Some might read this as a shirking of a teacher's responsibility of teaching students, but they teacher is teaching them something by letting them go. That freedom to make brings so much to students that sitting and listening to a lecture cannot do. The freedom to make supports student creativity and drives their engagement.

Maybe I'm stating the obvious, but why don't we let students just make it? What are the reasons that keep us from letting them do just that?

Wednesday, February 6, 2019

Cool Hardware I Saw at #FETC

I've been meaning to write this post sooner, but I have been so swamped with Snow Days and working with students in ELA classrooms to write their own text based computer game, this got pushed back. I'm excited to show off some cool things I saw while at FETC in Orlando.

Makerbot Method

I had a chance to stop by the Makerbot booth and check out their new printer, the Makerbot Method. This is a beautiful printer. It is fully enclosed and has this awesome feature that circulates warm air all around the print to prevent warping. Traditional printers only have a heated bed. This was an awesome addition to the printer. The dual head extruder is also very important addition to the Makerbot line. Being able to print in multiple colors or use the soluble filament to create items that need support is a big step in the right direction for Makerbot. The full body metal design prevents flexing that can cause issues on fast print jobs.

I watched the printer in action and I was very impressed at the speed and the quality of the prints. In an educational setting, I see the Method being used in advanced design classes and Makerspaces that are being used by people with serious design skills. With a $6500 price tag, this is not your casual purchase for your space. Long term, I think Makerbot has created a high performance desktop printer that can really add a nice option to any school or Makerspace that is in need of quality print jobs for finished products.

HoverCam Pilot 

I was wandering the floor and I was drawn to this podium like a moth to a flame. I am always looking for things that might be able to support the design aspect of the makerspace. I want to make it easy and fluid to share work with students and for them to share their work with others. Having a wireless podium that can share my computer screen, iDevice, or something I'm drawing with their document camera has everything one would need in a single device. I was super excited at the possibilities of the HoverCam Pilot. The mobile podium also allows the user the freedom to move about a space and go to students instead of students having to get up and come to the front of the room. With a distance of 50ft, you can move far away from the screen and still be connected. I like that because it does not force someone to still be stuck to the front of the room.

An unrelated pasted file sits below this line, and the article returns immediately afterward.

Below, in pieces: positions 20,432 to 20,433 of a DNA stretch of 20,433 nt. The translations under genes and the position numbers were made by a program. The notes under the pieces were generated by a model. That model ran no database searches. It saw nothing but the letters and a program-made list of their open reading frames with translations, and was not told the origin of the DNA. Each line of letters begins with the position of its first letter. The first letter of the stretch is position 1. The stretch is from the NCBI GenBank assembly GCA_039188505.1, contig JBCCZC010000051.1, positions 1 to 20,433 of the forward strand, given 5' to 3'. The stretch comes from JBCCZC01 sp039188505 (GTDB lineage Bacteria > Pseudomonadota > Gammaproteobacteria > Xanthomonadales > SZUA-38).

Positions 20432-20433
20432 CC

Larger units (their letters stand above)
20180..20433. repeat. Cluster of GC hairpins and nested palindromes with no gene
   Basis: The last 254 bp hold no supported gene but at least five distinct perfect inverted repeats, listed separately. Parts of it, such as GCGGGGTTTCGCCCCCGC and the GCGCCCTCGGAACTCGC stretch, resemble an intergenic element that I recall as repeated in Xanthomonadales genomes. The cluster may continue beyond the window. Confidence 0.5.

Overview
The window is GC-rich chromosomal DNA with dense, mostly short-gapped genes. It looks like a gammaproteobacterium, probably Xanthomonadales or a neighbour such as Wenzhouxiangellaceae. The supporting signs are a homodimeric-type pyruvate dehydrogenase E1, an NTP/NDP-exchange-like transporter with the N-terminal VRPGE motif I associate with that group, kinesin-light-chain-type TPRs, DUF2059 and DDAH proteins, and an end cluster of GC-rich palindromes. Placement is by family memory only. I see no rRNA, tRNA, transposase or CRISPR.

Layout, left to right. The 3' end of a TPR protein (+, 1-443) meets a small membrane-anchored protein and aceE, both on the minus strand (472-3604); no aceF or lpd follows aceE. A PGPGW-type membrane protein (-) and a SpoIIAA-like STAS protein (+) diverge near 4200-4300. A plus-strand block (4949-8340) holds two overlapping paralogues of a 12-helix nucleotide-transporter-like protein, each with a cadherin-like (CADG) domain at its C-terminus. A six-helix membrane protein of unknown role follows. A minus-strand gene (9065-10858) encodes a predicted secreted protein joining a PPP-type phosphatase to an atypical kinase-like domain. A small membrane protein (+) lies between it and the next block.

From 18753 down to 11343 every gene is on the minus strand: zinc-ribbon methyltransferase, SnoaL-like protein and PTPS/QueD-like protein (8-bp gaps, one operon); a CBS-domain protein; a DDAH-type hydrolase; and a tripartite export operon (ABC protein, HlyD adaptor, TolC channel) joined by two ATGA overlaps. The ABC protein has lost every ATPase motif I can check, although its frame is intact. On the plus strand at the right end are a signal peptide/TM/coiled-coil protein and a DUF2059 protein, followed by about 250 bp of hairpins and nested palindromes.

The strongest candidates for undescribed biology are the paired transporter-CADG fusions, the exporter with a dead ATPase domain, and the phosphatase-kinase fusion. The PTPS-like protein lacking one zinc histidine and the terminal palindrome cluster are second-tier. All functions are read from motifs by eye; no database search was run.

The Pilot has a Windows computer built into it, but you can add your own device to showcase work. I was thinking about how adding Minecraft to the Windows device would allow me to showcase student work to everyone on the screen very easily. I also love the attached document camera because student designs and sketches take physical forms, not just digital. I like the idea of having a student being able to easily share their work on the podium for the class to see. I think it creates a wonderful environment that supports design and sharing.  You can check out the full specs on the Pilot here.


Whenever I go to a conference, I seem to notice their are more "screen" companies out there on the expo floor. I tend to get frustrated with some of them because they require specific software to run their screen. I was really excited to talk to the people at Newline-Interactive because their TRUTOUCH monitors are amazing and do NOT require proprietary software to work on your device. The user interface on the screen is one of the most intuitive I have ever come across. You can even personalize objects on the screen to pull up commonly used apps on your device. That is awesome! I have found that some screens and software are super complex to get started and use and teachers do not have the time to explore those hidden menus to get to what they want.

The screen comes in 65", 75", 86", and 98" sizes to suit your visual needs. As I look around the Makerspace, having a board that allows students to connect and share without the need to download specific software is a nice solution to have in any classroom. You want sharing to be seamless and the RS Series allows for that to happen. You can actually connect up to 4 screens to the board and switch between the ones you want to see at any time. You can also instantly annotate on the boards to get ideas out quickly. I love the ability to annotate on boards so the ideation process can be fluid. If you are looking for a simple screen solution that does not make you beholden to software licenses, you need to check out the TRUTOUCH RS Series. I think it will be exactly what you need.